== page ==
Finally, EPA disagrees with the comment that the modeling of unit dispatch in the IPM is inaccurate for Michigan because the IPM models the entire U.S. The IPM divided the U.S. into multiple subregions (including a subregion comprising most of Michigan). This allows the model to reflect both local dispatch patterns and the interstate nature of the electric grid.

For the reasons above, EPA rejects the commenters' claims that EPA's heat input growth rate and 2007 heat input projection of Michigan are unreasonable.

e. Missouri

(i) Comments

A commenter noted that Missouri's average actual heat input growth rate for 1995-2000 exceeded EPA's heat input growth rate by about three times. The commenter also noted that Missouri's heat input in 1998 exceeded EPA's 2007 heat input projection for the State.

(ii) Response

EPA notes that Missouri's 1999 heat input (335,273,139 mmBtu) exceeded EPA's 2007 heat input projection (309,316,824 mmBtu)by 8.4%. Since 1999, Missouri's heat input declined to 332,332,587 mmBtu in 2000 and 329,668,165 mmBtu in 2001, but continued to exceed EPA's projection. Missouri's 2001 heat input exceeded EPA's 2007 projection by 6.2%. The heat input decline occurred even though, during this time, electricity demand in Missouri increased from 31,704,000 Mwh in 1999 to 33,519,000 Mwh in 2000 and 32,539,000 Mwh in 2001. Further, as discussed above, EPA intends to include only the eastern portion (the fine grid counties) of Missouri in the NOX SIP Call. When actual heat input for eastern Missouri for 2001 is compared with EPA's recently proposed 2007 projection for eastern Missouri, the difference between the actual 2001 heat input (184,541,335 mmBtu) and the projected 2007 heat input (178,431,621 mmBtu) narrows to 3.4%.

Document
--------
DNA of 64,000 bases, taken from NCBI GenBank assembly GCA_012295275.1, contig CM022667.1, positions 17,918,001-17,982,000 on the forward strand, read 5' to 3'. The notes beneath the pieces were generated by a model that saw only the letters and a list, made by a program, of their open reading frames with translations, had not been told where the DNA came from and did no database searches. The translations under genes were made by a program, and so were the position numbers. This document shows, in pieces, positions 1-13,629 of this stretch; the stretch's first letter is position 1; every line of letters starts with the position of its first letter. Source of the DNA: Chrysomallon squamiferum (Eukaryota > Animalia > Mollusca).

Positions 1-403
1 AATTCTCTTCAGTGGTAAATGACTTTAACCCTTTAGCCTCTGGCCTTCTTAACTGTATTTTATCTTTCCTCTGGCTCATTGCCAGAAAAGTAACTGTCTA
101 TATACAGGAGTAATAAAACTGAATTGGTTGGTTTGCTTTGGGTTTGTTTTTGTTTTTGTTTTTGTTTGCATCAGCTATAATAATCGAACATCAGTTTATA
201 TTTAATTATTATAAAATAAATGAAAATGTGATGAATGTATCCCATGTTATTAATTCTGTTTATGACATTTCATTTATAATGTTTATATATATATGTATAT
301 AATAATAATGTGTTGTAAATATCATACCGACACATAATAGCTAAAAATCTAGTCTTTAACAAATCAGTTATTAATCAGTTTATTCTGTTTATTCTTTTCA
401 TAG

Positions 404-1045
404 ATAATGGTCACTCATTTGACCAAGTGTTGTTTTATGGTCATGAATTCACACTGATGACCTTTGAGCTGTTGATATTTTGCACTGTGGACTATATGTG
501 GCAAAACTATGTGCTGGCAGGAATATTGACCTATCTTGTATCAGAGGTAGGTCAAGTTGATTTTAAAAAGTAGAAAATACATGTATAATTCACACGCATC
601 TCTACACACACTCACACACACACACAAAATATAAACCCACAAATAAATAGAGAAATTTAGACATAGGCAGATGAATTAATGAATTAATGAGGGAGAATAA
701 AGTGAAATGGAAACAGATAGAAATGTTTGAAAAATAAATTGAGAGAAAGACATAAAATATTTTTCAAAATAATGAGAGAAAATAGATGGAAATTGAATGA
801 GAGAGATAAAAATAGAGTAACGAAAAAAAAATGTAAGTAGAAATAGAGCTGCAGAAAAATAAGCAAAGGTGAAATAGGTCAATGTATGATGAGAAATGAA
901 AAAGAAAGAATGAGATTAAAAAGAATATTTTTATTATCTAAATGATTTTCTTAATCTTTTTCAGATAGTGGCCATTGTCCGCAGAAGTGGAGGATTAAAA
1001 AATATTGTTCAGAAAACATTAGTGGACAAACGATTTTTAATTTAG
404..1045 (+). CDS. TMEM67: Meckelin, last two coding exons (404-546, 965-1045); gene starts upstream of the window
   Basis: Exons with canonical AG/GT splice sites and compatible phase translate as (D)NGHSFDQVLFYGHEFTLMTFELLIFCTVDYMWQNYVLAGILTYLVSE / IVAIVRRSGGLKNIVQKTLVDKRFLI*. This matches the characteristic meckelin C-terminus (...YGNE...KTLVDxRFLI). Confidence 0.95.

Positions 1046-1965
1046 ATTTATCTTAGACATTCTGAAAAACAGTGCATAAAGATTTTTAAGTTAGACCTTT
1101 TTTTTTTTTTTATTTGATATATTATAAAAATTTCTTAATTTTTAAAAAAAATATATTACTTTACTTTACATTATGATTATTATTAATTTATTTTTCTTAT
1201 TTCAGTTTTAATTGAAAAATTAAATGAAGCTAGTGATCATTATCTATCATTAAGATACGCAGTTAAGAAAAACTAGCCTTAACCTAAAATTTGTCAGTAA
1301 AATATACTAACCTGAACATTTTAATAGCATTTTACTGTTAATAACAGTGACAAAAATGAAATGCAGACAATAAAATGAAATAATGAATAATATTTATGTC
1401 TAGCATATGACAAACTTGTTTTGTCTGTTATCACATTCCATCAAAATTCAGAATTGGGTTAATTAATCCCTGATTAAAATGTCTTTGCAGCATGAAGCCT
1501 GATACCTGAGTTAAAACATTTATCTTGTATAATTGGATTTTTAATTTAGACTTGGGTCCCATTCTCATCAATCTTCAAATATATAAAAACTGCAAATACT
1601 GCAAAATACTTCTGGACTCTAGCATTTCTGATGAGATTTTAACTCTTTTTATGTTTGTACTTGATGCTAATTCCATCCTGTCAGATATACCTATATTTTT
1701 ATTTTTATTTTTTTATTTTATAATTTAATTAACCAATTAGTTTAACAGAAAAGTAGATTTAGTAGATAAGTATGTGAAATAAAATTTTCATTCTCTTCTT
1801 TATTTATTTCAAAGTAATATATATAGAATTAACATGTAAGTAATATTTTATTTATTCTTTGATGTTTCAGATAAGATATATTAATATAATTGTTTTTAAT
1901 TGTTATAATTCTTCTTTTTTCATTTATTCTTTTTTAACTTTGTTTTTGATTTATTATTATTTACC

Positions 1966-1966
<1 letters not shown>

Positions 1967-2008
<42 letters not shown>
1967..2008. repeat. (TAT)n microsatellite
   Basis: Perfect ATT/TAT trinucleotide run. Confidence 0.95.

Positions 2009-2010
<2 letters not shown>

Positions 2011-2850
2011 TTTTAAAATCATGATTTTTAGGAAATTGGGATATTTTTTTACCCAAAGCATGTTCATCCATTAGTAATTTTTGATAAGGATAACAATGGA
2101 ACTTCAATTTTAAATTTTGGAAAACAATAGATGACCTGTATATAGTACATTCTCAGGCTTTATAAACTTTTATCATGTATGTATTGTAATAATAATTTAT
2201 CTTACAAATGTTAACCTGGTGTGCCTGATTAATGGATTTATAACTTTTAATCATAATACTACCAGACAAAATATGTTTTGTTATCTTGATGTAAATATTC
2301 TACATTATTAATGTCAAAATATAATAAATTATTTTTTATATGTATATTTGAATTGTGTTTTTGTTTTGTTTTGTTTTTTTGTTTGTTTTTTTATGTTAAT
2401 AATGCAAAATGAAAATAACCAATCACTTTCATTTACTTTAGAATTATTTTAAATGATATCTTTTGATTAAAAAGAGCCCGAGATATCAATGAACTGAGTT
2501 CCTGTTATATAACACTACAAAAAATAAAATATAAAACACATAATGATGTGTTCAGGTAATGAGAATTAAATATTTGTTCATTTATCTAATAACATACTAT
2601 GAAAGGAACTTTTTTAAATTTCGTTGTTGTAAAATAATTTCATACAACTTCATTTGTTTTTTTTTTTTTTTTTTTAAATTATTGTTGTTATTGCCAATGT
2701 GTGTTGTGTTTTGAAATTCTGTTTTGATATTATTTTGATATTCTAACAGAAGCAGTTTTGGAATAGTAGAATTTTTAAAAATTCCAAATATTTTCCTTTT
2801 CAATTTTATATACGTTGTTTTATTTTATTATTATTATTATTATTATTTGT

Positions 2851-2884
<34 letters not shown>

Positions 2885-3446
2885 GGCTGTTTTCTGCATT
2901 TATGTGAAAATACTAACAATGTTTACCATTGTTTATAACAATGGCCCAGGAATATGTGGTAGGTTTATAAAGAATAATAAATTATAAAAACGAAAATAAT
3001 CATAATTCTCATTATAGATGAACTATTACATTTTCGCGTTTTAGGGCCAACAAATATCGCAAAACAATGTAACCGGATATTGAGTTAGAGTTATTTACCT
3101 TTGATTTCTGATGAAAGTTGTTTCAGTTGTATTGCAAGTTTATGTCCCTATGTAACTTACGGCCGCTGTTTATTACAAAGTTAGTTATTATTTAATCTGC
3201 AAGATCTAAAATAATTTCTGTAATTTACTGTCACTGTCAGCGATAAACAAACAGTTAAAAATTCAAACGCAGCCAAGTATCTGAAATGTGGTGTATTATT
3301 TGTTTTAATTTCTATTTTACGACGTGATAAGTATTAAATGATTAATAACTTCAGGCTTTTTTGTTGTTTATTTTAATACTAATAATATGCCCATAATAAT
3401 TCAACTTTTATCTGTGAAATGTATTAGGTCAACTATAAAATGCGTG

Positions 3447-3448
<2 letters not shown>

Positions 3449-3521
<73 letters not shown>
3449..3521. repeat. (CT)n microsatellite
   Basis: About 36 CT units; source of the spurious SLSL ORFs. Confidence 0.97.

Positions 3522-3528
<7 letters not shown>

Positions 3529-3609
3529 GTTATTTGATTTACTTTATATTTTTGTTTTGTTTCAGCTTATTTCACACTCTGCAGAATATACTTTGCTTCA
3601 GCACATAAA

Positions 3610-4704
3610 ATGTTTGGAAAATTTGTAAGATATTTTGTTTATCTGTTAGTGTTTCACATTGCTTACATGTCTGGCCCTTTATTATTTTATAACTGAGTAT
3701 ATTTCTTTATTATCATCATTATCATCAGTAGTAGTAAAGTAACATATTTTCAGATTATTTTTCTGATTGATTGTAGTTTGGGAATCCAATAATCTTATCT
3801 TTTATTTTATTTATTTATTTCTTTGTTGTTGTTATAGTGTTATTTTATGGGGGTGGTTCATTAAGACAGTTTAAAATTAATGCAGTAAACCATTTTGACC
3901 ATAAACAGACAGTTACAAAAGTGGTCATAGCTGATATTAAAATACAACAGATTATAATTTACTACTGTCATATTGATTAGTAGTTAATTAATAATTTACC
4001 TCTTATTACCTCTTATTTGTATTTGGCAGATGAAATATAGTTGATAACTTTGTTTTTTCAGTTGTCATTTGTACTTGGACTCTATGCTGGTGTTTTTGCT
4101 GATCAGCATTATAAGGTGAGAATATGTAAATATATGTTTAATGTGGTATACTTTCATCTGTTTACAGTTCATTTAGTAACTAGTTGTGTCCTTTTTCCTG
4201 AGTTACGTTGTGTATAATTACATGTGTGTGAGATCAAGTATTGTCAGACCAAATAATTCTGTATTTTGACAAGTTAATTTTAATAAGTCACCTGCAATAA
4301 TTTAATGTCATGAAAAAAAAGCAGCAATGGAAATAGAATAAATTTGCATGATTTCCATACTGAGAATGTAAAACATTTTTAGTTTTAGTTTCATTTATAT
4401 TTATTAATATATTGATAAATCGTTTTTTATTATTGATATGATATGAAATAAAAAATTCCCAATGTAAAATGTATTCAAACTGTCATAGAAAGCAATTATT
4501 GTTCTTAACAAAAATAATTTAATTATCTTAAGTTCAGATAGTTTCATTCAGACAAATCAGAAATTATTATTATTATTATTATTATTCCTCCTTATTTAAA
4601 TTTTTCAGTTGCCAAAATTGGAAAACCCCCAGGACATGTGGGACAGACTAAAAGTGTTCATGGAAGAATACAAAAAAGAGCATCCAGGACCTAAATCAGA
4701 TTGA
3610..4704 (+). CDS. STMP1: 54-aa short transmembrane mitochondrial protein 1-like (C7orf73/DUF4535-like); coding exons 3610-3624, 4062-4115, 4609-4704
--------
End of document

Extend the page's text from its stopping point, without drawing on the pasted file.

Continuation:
Table 15.—Heat Input (mmBtu) in Missouri for 1995-2001

Fine grid countiesOutside fine grid countiesAll counties
1995163,698,735120,078,167283,776,902
1996159,770,676116,268,060276,038,736
1997176,843,306121,262,736298,106,042
1998190,237,705124,494,173314,731,878
1999200,802,706134,470,433335,273,139
2000196,392,883135,939,703332,332,587
2001184,541,335145,126,830329,668,165
Avg Annual Growth Rate 1995 to 20012.03.22.5

Moreover, as discussed above, individual State heat input is quite variable, is not necessarily correlated with electricity demand in the State, and can decrease significantly over multi-year periods. In the past, Missouri's annual heat input has decreased significantly for the last year, as compared to the first year, of multi-year periods and, for example, decreased 11% over the 8-year period 1984-1992 (comparable in length to the 2000-2007 period).[42] Ozone season heat input decreased 9.1% over the same period, 1984-1992. Thus, the fact that Missouri's most recent heat input exceeded EPA's 2007 projection does not mean that the projection is unreasonable.

For the reasons above, EPA rejects the commenter's claims that EPA's heat input growth rate and 2007 heat input projection of Missouri are unreasonable.

f. Virginia

(i) Comments